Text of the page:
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Document Type

Dissertation - University Access Only

Award Date

1993

Degree Name

Doctor of Philosophy (PhD)

Department

Rural Sociology

First Advisor

Ronald G. Stover

Abstract

An empirical test of hypotheses based on the expansion theory of human energy was conducted in an attempt to more fully explain the phenomenon of role strain between work and family roles in dual-earner families. The expansion theory of human energy promises to enrich sociologists' understanding of the problem of role strain between work and family roles for it appears able to explain both the presence and absence of role strain. The scarcity theory of human energy currently the dominant theory on the topic - assumes that role strain between work and family roles is inevitable due to a scarcity of time and energy for the performance of all of an individual's roles. The expansion theory of human energy, on the other hand, hypothesizes that role strain between work and family roles is dependent upon the level of commitment to those roles. It argues that individuals who are highly committed to all their roles will not experience role strain. The expansion theory hypothesizes that only those individuals involved in a system of over- and under-commitments to their work and family roles will report role strain. In general, hypotheses derived from the expansion theory were supported by the data. However, not all tests of individuals involved in systems of over- and under-commitments to work and family reported a relationship between their commitment pattern and role strain. Future researchers need to refine the expansion theory to reflect social norms for acceptable levels of commitment. Husbands accepting the high value Western society expects males to place on work, and wives accepting the high value Western society expects females to place on family were able to avoid role strain. In addition to testing the hypotheses derived from the expansion theory of human energy, this study investigated the consequences of studying role strain from the perspective of both the husband and wife as a unit, not as individual actors. The results suggest that the interaction of work and family roles upon the individuals and their families cannot be adequately understood unless the work of both the husband and wife are considered jointly.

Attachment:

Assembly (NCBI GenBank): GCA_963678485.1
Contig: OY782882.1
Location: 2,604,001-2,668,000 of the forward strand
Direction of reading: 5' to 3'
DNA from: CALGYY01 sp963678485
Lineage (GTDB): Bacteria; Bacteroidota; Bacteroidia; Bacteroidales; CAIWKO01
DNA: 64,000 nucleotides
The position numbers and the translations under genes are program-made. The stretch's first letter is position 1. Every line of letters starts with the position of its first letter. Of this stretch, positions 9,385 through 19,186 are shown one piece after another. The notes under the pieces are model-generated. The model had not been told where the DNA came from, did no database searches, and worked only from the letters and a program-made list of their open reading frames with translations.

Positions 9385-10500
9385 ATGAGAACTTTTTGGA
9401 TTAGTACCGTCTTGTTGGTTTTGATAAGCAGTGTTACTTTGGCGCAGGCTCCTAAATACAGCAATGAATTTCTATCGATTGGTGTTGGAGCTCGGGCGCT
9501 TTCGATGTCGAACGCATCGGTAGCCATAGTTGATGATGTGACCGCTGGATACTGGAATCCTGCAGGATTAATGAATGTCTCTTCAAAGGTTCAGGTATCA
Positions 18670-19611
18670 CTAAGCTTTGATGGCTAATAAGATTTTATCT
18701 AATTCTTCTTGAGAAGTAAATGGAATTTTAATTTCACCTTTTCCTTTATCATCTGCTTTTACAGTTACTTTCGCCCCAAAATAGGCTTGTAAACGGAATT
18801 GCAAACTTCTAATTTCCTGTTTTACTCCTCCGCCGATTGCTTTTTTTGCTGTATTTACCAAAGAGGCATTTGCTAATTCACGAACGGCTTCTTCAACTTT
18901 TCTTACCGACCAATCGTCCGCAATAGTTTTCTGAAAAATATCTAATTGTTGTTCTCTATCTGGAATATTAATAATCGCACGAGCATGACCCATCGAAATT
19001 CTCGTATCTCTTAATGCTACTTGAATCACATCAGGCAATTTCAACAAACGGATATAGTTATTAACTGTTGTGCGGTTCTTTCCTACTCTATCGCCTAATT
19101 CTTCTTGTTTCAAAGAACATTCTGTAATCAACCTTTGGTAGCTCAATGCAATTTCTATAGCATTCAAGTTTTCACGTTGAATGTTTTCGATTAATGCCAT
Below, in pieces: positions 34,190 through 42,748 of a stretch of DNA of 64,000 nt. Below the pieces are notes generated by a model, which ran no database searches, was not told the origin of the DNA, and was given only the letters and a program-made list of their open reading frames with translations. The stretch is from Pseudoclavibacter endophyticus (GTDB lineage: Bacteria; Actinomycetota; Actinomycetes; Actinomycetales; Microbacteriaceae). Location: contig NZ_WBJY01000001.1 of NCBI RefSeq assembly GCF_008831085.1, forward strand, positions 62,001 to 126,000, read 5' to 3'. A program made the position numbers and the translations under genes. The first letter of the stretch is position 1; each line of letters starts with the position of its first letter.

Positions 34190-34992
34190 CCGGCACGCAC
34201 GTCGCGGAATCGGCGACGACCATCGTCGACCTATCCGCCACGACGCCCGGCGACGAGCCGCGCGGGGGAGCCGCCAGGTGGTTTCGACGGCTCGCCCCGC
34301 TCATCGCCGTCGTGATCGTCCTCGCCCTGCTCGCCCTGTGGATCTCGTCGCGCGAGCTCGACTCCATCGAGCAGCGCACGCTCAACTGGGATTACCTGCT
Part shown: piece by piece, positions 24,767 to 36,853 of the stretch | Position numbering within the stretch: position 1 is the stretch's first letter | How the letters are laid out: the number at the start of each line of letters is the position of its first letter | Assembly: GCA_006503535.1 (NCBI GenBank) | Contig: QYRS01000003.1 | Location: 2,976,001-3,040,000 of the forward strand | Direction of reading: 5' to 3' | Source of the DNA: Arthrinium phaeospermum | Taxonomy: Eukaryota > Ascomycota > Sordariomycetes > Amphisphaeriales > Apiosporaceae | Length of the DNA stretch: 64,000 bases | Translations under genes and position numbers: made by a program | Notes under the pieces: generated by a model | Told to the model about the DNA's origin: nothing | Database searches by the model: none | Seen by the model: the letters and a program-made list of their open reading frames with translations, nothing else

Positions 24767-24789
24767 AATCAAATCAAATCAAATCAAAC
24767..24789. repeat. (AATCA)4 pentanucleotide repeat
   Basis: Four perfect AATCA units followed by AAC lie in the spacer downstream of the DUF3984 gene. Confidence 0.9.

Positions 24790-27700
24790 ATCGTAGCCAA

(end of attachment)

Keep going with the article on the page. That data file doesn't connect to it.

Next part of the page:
Library of Congress Subject Headings

Dual-career families -- Time management
Work and family
Social role
Stress (Psychology)

Format

application/pdf

Publisher

South Dakota State University

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